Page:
So it's really different in every state and it's different across marketplaces. So this is all unfolding. And that's part of the challenge of really understanding marketplace facilitator laws. So the collection... Sometimes it's a collection and a remit that they will do and largely that's what Amazon is doing. 

In other places, it might be that the marketplace is calculating for you but it's your obligation to remit. And either way, you have to understand what even if the marketplace is doing the remittance what it looks like on your tax return. 

Because Amazon's not doing your tax return for you. You're doing your tax return in whatever state that looks like. So you've got to know "Hey, I sold this much through my storefront. My physical retail space. 

This is how much maybe I've sold through my own Ecommerce channel. And then here's what also has sold on my Amazon Marketplace." And the sum of those sales need to be reported and you've got to know what Amazon remitted on your behalf. 

Or maybe other marketplace hasn't remitted on your behalf based on what the rules in the state are.

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Chase Clymer  

You've used "remit" a few times here, can we just clarify that for the ones that are very new to this?

Liz Armbruester  

Absolutely. So when I use the word "remit", I'm talking about the actual tax liability: The payment itself. 

So 2 parts to the end of the compliance chain that businesses have to have to work themselves through. You start on the front with "Do I have an obligation to collect taxes and then remit them?" 

Of course, if you're collecting you have to remit to a taxing authority. And that's all established by “Do I have 'Nexus’?” 

Do I have an obligation to the state either through a physical mechanism... I have a storefront, I have salespeople, etc. Or through an economic nexus meaning... Oftentimes, I'm selling a certain number of transactions into that state or I have met a total sales threshold. Maybe it's $100,000-$200,000. 

[They] are very common tax sales thresholds in states. And if you have that, you have an obligation to collect and remit. And so again, you've got to keep track of the sales. You've got to know what the laws are, etc, in each of those states, either through a physical nexus connection, or an economic nexus connection. 

But you do all that, you collect the taxes, you try to get the right rates and do that. And at the end of the period, whether that's the month or the quarter, maybe the half year, or maybe the annual depending on what your filing frequency is as determined by the state you're filing in or the locality.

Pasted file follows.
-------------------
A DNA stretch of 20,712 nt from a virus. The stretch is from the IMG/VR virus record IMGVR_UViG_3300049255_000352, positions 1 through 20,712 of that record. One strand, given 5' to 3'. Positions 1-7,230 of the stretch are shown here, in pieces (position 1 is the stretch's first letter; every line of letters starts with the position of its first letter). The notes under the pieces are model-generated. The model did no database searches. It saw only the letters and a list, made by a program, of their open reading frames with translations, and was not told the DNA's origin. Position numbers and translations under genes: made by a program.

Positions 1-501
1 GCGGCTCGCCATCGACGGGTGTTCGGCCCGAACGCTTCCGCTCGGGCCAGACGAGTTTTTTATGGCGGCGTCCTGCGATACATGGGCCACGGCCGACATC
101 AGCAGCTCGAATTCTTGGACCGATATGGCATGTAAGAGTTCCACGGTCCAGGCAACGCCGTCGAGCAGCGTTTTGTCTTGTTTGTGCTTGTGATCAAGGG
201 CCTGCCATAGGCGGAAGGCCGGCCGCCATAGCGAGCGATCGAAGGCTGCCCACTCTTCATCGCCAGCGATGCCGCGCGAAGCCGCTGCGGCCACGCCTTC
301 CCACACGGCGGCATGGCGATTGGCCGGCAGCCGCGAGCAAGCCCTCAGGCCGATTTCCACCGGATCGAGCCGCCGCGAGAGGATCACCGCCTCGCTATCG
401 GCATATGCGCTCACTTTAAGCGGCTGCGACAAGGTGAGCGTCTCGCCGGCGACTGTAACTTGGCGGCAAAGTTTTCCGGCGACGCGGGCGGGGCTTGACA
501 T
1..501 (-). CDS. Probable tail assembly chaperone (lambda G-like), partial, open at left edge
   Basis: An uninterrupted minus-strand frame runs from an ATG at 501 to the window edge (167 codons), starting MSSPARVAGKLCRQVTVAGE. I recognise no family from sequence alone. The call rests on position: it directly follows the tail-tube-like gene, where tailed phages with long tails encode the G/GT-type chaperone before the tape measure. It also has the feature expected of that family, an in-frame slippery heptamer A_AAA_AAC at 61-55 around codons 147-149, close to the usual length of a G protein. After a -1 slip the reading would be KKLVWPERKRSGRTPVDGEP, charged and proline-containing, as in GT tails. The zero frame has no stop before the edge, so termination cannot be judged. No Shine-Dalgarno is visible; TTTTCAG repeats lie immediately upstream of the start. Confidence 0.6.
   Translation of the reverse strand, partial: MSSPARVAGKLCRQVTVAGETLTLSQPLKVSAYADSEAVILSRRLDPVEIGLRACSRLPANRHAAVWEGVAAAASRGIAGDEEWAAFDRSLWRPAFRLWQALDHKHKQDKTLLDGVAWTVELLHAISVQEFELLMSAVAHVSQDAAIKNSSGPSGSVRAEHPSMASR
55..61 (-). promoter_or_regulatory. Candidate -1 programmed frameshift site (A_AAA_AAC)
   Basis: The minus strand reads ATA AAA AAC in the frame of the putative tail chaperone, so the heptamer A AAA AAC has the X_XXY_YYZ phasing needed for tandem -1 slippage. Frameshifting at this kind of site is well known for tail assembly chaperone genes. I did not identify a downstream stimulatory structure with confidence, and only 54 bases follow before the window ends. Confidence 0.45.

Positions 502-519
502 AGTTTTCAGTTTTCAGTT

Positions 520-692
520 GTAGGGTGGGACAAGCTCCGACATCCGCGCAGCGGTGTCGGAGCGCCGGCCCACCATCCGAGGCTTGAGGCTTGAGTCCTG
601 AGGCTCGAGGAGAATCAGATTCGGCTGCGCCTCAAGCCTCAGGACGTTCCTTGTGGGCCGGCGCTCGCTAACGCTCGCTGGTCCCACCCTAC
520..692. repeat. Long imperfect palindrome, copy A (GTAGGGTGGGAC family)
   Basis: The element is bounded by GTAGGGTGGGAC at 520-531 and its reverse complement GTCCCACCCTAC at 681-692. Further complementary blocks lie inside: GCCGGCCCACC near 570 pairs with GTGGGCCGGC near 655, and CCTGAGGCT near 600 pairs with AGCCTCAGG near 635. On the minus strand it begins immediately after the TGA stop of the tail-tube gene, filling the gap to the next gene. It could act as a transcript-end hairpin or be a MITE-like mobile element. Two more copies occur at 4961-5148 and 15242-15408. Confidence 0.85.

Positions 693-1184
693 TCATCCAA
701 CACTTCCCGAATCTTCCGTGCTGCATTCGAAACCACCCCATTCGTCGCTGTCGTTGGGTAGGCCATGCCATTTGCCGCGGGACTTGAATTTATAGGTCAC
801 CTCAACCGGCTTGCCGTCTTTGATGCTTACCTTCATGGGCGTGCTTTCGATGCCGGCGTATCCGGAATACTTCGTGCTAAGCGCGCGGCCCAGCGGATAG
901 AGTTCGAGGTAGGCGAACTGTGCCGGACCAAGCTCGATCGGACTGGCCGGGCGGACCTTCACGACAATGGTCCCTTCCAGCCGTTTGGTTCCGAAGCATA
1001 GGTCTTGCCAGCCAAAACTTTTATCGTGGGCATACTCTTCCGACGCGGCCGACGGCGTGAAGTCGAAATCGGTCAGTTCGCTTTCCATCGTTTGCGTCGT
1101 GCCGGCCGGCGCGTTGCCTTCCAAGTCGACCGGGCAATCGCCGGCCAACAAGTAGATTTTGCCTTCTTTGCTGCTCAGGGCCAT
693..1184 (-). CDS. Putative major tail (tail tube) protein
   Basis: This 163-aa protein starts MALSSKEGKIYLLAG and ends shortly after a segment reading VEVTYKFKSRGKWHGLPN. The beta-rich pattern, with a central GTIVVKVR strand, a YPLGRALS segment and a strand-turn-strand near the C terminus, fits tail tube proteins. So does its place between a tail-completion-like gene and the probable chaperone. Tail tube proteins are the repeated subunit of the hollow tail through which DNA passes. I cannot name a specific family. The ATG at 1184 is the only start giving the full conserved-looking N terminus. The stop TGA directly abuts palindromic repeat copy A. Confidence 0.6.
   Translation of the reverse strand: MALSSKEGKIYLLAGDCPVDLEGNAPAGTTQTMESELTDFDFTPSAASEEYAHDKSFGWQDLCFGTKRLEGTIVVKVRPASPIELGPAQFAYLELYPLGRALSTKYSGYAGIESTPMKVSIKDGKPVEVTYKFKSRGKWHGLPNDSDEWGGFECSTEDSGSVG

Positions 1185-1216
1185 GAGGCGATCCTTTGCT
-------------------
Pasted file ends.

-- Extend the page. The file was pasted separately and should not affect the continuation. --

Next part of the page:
That's where the remittance part comes in. So you create a tax return. And then that tax return says, "Hey, I had 100 sales for $100,000. And I have $10,000 in tax I have to remit." 

That remittance has to go to that state through one mechanism either electronically or through paper processing through a check.

Chase Clymer  

Absolutely. And when you use the term "nexus", is that a fancy word for tax liability? Amore sexy word for it? Or do you want to add some clarification between the two?

Liz Armbruester  

Yeah, Nexus is a little bit of a tough concept sometimes for people to get. And so you're coming into this environment, as I said earlier, the (people) only understand out of basic knowledge of transactional tax. 

And so [I] didn't study it in school, but [I] certainly have a much broader understanding of the complexity of it and the nature of it today. 

And so yeah, I've had to grapple with these issues and understanding the concepts just like somebody new into business would be. And so I think about nexus in the following way: It's really the connection that you have with the state. 

And by that, I mean, "Do you again, have a physical retail store that connects you? You're selling into that state? Or do you have sales people?" [These] are 2 of the most common ways that you would establish a physical nexus. 

Or "Have I created a relationship with the state because I'm selling to residents in that state?" So I'm a business in Washington and I've developed a following for my product in the state of Kansas. And sales are through the roof. 

And so for the state of Kansas... Well, Kansas is a bad one, because anybody selling it there for economic Nexus qualifies... Or any sales into that qualify for economic nexus. Let's choose a different state that maybe has a threshold of $100,000 in sales. 

Well, I haven't really created an economic connection to that state until I meet their defined threshold: Number of transactions or total sales. And sometimes it could be... It's an either/or. It's both. 

And so that's the way I think about nexus. And when you create that connection in the states' eyes or the localities' eyes, then you have an obligation to follow through the rest of the compliance milestones which are:

  • I have to be able to know whether the thing I'm selling is taxable to whom. 
  • And if the product is taxable itself, get the tax right at the point of sale. 
  • And then at the end of the tax period, again, ensure that I've created a summary report in the US in the form of a tax return.